Nautical Cirque d’Soleil

Published: May 2014 – All At Sea
© 2014 Troy Gilbert

Many odd vessels have been spotted transiting the ICW and the coastal waters of the South, but a truly unique sight cover2will be plying the coastlines throughout the summer. Shipped from Europe last summer, a 100′ Thames Barge and her theatrical troupe and crew of Europeans and North Americans are transiting the Gulf Coast and then Florida to arrive in Jacksonville for the start of their North American tour. Best described as a nautical Cirque d’Soleil, although they prefer to be compared as more of a descendant of the theatrical troupes that travelled Italy in the 16th and 17th centuries, who set up their productions in the plazas of Florence and Venice and brought their satirical expressionism straight to the people.

The custom built, flat-keeled vessel is modeled after the sailing barges that would transport cargo on the waterways of England over a century ago. The Amara Zee today houses the entire production and actors of the Caravan Stage Company, who make scheduled stops at marinas and waterfronts where they put on a fantastical multimedia spectacles. Actors and acrobats fly through the rigging of the 90′ and 58′ masts to original scores and lyrics, while bathed in the glow of kaleidoscopic lighting and designs flashed onto sails and backdrops – the entire vessel is the stage.

The Caravan Stage Company was birthed in the early 1970’s as a theatrical troupe that toured Canada on Clydesdale cover3powered covered wagons, before making the jump to the water in 1992 in order to broaden their audience reach. For the last two years the troupe has toured 19 nations in Europe conducting their production to crowds of 1,500 people who would settle in with wine and cheese along the parks and waterfronts of medieval harbors and ports. The productions are entirely free for their audience, with the troupe contracting and scheduling directly with marinas and municipalities and the shows always start exactly 30 minutes after sunset in order maximize the full effect of the theatrical lighting.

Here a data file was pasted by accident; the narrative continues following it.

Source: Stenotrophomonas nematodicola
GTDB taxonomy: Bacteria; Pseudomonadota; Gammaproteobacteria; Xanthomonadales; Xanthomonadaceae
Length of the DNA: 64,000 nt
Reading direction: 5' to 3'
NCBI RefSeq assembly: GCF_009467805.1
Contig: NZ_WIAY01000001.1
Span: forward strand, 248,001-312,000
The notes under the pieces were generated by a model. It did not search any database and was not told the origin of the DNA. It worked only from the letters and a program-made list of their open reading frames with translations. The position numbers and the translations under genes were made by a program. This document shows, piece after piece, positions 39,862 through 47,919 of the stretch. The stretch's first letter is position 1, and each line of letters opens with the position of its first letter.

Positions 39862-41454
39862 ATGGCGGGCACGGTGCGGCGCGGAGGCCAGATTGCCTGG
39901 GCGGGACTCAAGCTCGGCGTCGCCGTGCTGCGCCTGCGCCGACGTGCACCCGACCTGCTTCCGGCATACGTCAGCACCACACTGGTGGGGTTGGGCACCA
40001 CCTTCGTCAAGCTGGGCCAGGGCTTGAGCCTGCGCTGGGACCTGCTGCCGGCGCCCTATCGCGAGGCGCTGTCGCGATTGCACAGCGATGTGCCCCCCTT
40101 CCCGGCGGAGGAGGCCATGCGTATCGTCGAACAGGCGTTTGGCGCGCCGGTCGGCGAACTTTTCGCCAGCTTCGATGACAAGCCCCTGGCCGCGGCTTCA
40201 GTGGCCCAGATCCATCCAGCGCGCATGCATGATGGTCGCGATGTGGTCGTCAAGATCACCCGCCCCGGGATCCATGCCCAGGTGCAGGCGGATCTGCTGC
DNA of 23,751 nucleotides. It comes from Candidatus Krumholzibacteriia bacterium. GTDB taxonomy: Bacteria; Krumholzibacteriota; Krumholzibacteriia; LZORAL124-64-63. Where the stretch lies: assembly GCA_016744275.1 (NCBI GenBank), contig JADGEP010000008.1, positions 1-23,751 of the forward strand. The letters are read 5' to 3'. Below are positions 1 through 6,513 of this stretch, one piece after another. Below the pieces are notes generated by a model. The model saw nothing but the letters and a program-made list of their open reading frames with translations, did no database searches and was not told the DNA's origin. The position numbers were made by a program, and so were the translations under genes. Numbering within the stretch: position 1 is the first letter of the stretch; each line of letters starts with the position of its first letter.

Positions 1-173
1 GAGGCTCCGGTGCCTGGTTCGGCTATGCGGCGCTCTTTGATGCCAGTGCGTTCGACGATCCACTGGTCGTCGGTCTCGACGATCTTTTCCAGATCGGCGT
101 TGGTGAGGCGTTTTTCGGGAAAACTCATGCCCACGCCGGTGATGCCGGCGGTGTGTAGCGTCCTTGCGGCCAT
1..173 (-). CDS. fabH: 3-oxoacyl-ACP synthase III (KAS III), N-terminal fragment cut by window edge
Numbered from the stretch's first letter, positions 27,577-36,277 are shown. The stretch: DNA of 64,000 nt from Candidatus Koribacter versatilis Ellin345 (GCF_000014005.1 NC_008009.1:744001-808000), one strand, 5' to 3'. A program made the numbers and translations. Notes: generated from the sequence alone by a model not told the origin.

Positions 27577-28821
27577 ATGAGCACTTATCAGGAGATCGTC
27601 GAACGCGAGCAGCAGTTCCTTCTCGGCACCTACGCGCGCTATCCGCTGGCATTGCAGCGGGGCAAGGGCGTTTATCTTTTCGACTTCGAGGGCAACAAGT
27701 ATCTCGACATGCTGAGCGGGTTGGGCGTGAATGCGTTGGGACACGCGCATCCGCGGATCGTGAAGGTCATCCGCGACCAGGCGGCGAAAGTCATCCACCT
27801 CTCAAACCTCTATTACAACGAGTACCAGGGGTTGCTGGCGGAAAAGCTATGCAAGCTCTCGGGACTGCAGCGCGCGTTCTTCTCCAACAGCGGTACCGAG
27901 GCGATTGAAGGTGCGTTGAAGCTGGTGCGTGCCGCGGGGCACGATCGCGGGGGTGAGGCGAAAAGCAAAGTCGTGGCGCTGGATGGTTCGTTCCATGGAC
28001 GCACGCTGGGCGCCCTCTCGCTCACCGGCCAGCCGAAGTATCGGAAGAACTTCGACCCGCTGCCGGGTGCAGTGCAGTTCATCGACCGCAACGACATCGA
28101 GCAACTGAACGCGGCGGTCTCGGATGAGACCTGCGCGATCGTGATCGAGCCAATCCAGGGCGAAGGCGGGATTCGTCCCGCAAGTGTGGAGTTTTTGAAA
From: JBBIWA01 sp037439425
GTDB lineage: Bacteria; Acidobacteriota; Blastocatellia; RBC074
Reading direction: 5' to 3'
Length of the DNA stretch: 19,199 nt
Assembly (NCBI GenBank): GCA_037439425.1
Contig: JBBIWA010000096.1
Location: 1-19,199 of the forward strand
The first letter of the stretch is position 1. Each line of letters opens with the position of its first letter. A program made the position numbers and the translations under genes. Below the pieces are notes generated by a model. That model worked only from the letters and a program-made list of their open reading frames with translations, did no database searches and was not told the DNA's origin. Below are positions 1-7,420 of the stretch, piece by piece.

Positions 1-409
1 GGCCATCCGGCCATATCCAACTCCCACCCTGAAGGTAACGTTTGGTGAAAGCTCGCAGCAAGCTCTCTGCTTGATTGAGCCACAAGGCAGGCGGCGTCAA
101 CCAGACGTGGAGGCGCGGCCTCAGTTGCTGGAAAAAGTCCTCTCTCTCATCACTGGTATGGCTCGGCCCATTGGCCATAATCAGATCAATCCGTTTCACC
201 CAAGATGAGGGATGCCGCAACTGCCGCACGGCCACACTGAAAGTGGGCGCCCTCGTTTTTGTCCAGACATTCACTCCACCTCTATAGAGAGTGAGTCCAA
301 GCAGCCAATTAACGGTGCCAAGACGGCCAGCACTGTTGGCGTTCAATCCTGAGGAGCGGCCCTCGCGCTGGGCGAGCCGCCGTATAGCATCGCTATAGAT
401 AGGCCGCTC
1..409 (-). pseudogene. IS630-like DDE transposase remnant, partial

Last summer, the troupe settled in the surprised fishing village of Lafitte, Louisiana to work on their North American production and quickly won over the town by putting on their show while docked on the bayou. This summer their tour begins in Jacksonville, Florida where the full European and North American cast will meet and rehearse for a month before touring up the Eastern Seaboard beginning in June. Other stops in the Southeast include Beaufort, SC, Wilmington, NC and Portsmouth, VA before sailing to towns and cities all along the Hudson River, the Erie Barge Canal, Lake Ontario, the St. Lawrence River and Lake Champlain. A return and tour of the Gulf Coast is expected in 2015 as they transit the Mississippi River and then the Ten-Tom and make the “Great Loop.” Discussions are already underway of hauling the Amara Zee out and trucking her across Texas and the deserts of the west in order to tour the West Coast in 2016.Caravan

Throughout their Gulf Coast transit, the troupe has been scouting locations along the way and have already set their sights on New Orleans’ West End, the marinas in Gulfport and Ocean Springs, Mississippi, Orange Beach, Alabama and multiple sites along the panhandle of Florida. Corpus Christi and Galveston, Texas are also strong possibilities. Because of their shallow draft, the Amara Zee is capable of setting up their production along most waterfront parks on the Gulf Coast. Private marinas and municipal harbors interested in hosting the troupe can contact the Caravan Stage Company via their website – caravanstage.org.

More images of the Caravan Stage Company can be found HERE.

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